The medication works by inhibiting the activity of the cholesterol 24-hydroxylase (CH24H) enzyme, which plays a role in regulating the neurotransmitter glutamate, which can increase the initiation and spread of seizure activity.

Two Phase 1 clinical trials (NCT02201056, NCT02539134) have tested the safety and pharmacokinetics of soticlestat in healthy volunteers. They showed the medication was safe and well-tolerated.

A multicenter Phase 1b/2a clinical trial (NCT03166215) studied the safety and tolerability of soticlestat in 18 patients with rare epileptic disorders, including Dravet syndrome, Lennox-Gastaut syndrome, and tuberous sclerosis complex. This study also demonstrated that soticlestat was safe and well-tolerated.

Ovid and Takeda are conducting a Phase 2 extension study called ENDYMION (NCT03635073) to assess the long-term safety and tolerability of soticlestat in patients with Dravet syndrome, Lennox-Gastaut syndrome, Dup15q syndrome, and CDKL5 deficiency disorder. The trial is still recruiting participants in the U.S., Australia, China, Israel, Poland, and Spain. Researchers expect to complete it in April 2023.

SPN-817

SPN-817 (previously BIS-001) a treatment that Supernus Pharmaceuticals is developing. It is a synthetic form of a naturally occurring compound, huperzine A, which inhibits an enzyme in the brain that metabolizes neurotransmitters.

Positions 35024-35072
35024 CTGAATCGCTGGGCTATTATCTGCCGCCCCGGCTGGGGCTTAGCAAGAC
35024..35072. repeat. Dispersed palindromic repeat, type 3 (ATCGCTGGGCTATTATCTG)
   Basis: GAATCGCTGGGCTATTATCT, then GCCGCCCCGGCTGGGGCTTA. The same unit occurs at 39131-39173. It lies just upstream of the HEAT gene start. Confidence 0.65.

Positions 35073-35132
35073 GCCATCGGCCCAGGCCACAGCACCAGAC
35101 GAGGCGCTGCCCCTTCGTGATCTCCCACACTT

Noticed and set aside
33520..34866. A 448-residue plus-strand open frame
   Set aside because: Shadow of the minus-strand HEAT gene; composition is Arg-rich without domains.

SPN-817 is able to increase the levels of a neurotransmitter called gamma-aminobutyric acid (GABA). Researchers think this can reduce seizure activity in the brain.

An open-label Phase 1b trial (NCT03156439) tested the safety, tolerability, and pharmacokinetics of SPN-817. 

 

Last updated: July 24, 2020

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Dravet Syndrome News is strictly a news and information website about the disease. It does not provide medical advice, diagnosis or treatment. This content is not intended to be a substitute for professional medical advice, diagnosis, or treatment. Always seek the advice of your physician or other qualified health provider with any questions you may have regarding a medical condition. Never disregard professional medical advice or delay in seeking it because of something you have read on this website.

Sedef Iskit is a molecular biologist with a PhD in molecular oncology. She is writing informative medical articles for doctors and patients to pursue her strong interest in science education and communication.
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Özge has a MSc. in Molecular Genetics from the University of Leicester and a PhD in Developmental Biology from Queen Mary University of London. She worked as a Post-doctoral Research Associate at the University of Leicester for six years in the field of Behavioural Neurology before moving into science communication. She worked as the Research Communication Officer at a London based charity for almost two years.
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Sedef Iskit is a molecular biologist with a PhD in molecular oncology. She is writing informative medical articles for doctors and patients to pursue her strong interest in science education and communication.